What are some common myths surrounding bankruptcy?
We have had experiences with clients who come to the office feeling like they are alone – they are ashamed to consider filing for bankruptcy because of the misconceptions surrounding debt relief. And it is common to hear someone dismiss those who go through bankruptcy as being frivolous spenders who are bad with money and are somehow taking advantage of the legal system. But this is the wrong way to see bankruptcy. Let’s look at a couple secrets surrounding debt relief that will help change the way we view it.
#1 – Many Americans Are One Step Away From Financial Trouble
You may think you are alone if you are having trouble paying the bills or facing calls from creditors. But did you know that According to the Federal Reserve, Americans have debts tolling $2.5 trillion? That’s about $8,100 for every person in the country – and that doesn’t even include mortgage debt.
The truth is, many American’s don’t talk about their financial woes to their neighbors, coworkers, or even their friends. There are people in your life facing financial difficulties, and there are people near you who have gone through Chapter 7 or Chapter 11 bankruptcy.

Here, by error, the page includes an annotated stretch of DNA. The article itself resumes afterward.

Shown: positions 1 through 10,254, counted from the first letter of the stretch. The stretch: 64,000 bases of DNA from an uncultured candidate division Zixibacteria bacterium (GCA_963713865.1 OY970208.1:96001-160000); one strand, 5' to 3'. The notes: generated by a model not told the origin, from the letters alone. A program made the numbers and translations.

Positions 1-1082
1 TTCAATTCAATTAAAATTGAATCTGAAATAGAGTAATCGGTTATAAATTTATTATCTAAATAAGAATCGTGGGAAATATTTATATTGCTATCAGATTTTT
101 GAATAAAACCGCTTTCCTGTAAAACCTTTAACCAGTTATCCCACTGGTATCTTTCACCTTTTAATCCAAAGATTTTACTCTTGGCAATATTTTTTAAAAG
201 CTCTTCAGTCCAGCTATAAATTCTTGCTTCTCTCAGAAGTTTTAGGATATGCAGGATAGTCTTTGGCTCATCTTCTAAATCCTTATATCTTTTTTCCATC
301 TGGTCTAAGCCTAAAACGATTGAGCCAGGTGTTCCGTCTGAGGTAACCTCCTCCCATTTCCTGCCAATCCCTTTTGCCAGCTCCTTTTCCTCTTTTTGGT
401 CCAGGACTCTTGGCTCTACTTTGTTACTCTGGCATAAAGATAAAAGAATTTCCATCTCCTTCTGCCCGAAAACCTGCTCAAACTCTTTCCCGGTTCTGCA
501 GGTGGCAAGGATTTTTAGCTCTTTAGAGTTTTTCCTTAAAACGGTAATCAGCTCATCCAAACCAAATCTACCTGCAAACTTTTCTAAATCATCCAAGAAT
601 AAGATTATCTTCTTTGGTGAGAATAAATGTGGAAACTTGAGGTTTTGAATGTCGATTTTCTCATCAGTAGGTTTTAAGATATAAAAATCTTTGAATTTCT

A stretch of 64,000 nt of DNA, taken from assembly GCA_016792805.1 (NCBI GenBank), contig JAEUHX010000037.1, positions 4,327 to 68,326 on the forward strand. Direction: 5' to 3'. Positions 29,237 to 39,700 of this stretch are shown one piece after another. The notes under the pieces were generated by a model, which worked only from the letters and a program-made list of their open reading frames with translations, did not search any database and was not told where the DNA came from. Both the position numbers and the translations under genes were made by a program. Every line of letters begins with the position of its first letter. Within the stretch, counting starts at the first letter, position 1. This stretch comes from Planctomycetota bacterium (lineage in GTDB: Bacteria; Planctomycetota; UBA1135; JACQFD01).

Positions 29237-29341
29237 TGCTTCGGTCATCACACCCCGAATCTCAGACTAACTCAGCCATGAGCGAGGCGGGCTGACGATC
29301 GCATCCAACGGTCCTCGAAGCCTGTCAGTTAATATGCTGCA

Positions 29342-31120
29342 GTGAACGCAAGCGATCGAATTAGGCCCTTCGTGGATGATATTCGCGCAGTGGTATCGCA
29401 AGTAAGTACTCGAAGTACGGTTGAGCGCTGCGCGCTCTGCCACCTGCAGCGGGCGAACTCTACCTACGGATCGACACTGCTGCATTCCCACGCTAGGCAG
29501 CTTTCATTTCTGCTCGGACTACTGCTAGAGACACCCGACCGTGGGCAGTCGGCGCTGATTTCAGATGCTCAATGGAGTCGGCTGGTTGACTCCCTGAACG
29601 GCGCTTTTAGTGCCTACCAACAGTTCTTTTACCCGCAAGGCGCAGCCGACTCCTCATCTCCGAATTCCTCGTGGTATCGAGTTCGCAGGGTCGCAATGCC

Most of us fear talking about bankruptcy, or even seeking help when it comes to our debt. We feel ashamed, frightened, or even angry – and we are reluctant to get the aid we need to better our financial situation. It is important to remember that you are not alone, and that many Americans are one medical bill or one late payment away from a financial disaster. Seeking help from a bankruptcy attorney can be a normal, healthy way to get on the path to a debt free life.
#2 – It’s OK to Get Guidance About Debt Relief
Bankruptcy often gets a bad reputation, since many people see it as something that will permanently be on their record and keep them from getting good credit or a mortgage.
The truth is, bankruptcy can be a private process, and the bankruptcy code was created to help those who are in over their head and need to manage their debt. Unless your neighbors plan on searching public records for your financial history, they won’t know if you went through a bankruptcy. And for many Americans, bankruptcy actually helps their falling credit scores and still gives them the chance to obtain a mortgage after their debt is discharged. In the long run, bankruptcy can help people learn how to make better financial choices and give them a chance to live financially healthy lives.
When done for the right reasons, bankruptcy can be a way to make your life better. So don’t hesitate if you find yourself falling into debt. You are not alone, and you are not at fault for asking for advice. You probably did not plan on being in debt, but that doesn’t mean there is nothing you can do. If you are considering filing for bankruptcy or have questions about debt relief, Call the Law Offices of Bruce Feinstein, Esq. today for a Free Consultation.
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